42. Ralaivola, L., Szafranski, M., & Stempfel, G. (2010). Chromatic PAC-Bayes bounds for non-iid data: Applications to ranking and stationary \(\beta \)-mixing processes. Journal of Machine Learning Research, 11, 1927–1956.MathSciNetMATHGoogle Scholar
  43. Rio, E. (2000). Théorie asymptotique des processus aléatoires faiblement dépendants (Vol. 31). Berlin: Mathématiques & Applications.MATHGoogle Scholar
  44. Seeger, M. (2002). PAC-Bayesian generalisation error bounds for gaussian process classification. Journal of Machine Learning Research, 3, 233–269.MathSciNetCrossRefMATHGoogle Scholar
  45. Seldin, Y., & Tishby, N. (2010). PAC-Bayesian analysis of co-clustering and beyond. Journal of Machine Learning Research, 11, 3595–3646.MathSciNetMATHGoogle Scholar
  46. Seldin, Y., Auer, P., Shawe-Taylor, J., Ortner, R & Laviolette, F. (2011). PAC-Bayesian analysis of contextual bandits. In Advances in neural information processing systems (pp. 1683–1691).Google Scholar
  47. Seldin, Y., Laviolette, F., Cesa-Bianchi, N., Shawe-Taylor, J., & Auer, P. (2012). PAC-Bayesian inequalities for martingales. IEEE Transactions on Information Theory, 58(12), 7086–7093.MathSciNetCrossRefMATHGoogle Scholar
  48. Shawe-Taylor, J., & Williamson, R. (1997). A PAC analysis of a Bayes estimator. In Proceedings of the 10th annual conference on computational learning theory (pp. 2–9). New York: ACM.Google Scholar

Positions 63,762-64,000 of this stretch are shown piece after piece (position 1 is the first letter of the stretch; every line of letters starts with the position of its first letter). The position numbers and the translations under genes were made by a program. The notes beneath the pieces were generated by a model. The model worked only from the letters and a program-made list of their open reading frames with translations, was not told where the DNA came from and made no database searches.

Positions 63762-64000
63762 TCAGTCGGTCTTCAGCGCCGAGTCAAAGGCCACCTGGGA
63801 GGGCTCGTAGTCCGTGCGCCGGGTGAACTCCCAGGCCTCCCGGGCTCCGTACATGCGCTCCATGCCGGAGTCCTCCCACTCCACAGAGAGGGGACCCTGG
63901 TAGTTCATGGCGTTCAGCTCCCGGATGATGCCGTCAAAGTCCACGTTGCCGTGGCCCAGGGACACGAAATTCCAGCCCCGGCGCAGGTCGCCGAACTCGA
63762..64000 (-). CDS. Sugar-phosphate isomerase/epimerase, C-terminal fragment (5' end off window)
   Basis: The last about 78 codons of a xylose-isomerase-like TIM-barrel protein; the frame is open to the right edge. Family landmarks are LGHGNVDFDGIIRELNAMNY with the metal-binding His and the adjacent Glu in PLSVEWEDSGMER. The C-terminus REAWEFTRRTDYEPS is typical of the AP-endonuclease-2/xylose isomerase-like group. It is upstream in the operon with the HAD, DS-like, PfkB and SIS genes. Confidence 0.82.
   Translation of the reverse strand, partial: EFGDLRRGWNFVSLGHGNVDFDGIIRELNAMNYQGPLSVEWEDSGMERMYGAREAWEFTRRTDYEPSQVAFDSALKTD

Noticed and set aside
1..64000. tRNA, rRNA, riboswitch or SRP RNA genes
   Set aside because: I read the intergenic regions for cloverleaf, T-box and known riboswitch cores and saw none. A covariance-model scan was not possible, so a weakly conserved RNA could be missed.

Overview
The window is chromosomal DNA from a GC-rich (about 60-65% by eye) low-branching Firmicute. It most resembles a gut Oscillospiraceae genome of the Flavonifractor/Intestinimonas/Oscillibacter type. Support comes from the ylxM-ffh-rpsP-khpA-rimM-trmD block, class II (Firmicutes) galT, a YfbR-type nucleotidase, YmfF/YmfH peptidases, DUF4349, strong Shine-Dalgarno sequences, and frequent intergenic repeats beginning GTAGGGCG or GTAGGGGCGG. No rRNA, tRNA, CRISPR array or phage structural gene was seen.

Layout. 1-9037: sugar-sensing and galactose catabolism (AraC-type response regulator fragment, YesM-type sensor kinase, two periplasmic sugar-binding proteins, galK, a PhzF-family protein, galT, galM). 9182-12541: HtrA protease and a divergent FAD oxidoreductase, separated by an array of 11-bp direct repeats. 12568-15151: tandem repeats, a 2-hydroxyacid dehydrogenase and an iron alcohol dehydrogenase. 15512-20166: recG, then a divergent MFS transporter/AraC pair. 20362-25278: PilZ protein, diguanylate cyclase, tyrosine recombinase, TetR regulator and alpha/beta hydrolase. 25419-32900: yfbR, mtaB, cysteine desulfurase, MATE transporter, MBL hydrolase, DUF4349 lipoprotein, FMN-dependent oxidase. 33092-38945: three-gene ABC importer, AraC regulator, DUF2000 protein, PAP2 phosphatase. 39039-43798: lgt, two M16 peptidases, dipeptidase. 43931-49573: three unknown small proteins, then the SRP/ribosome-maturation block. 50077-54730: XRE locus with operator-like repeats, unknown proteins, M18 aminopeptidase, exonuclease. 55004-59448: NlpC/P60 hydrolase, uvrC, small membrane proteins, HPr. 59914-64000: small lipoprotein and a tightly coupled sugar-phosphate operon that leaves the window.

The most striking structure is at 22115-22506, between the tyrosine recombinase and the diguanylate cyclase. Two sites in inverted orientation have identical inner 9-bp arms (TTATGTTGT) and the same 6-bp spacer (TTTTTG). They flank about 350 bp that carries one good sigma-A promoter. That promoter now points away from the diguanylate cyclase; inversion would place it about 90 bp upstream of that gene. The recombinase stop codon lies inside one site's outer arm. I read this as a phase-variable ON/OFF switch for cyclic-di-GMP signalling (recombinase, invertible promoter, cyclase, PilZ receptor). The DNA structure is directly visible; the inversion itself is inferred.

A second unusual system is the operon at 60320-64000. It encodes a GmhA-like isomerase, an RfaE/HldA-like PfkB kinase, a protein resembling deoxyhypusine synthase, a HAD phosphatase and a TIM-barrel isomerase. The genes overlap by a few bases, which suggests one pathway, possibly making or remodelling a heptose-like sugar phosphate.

49. Steinwart, I., & Christmann, A. (2009). Fast learning from non-iid observations. In Advances in neural information processing systems (pp. 1768–1776).Google Scholar
  50. Taleb, N. N. (2007). The black swan: The impact of the highly improbable. New York: Random House.Google Scholar
  51. Valiant, L. G. (1984). A theory of the learnable. Communications of the ACM, 27(11), 1134–1142.CrossRefMATHGoogle Scholar
  52. Vapnik, V. N. (2000). The nature of statistical learning theory. Berlin: Springer.CrossRefMATHGoogle Scholar
  53. Yu, B. (1994). Rates of convergence for empirical processes of stationary mixing sequences. The Annals of Probability, 22(1), 94–116Google Scholar
  54. Zimin, A., & Lampert, C. H.(2015). Conditional risk minimization for stochastic processes. arXiv:1510.02706.

Copyright information

© The Author(s) 2017

Authors and Affiliations

  1. 1.CREST, ENSAE, Université Paris SaclayParisFrance
  2. 2.Modal Project-Team, InriaLille - Nord Europe research centerFrance

Personalised recommendations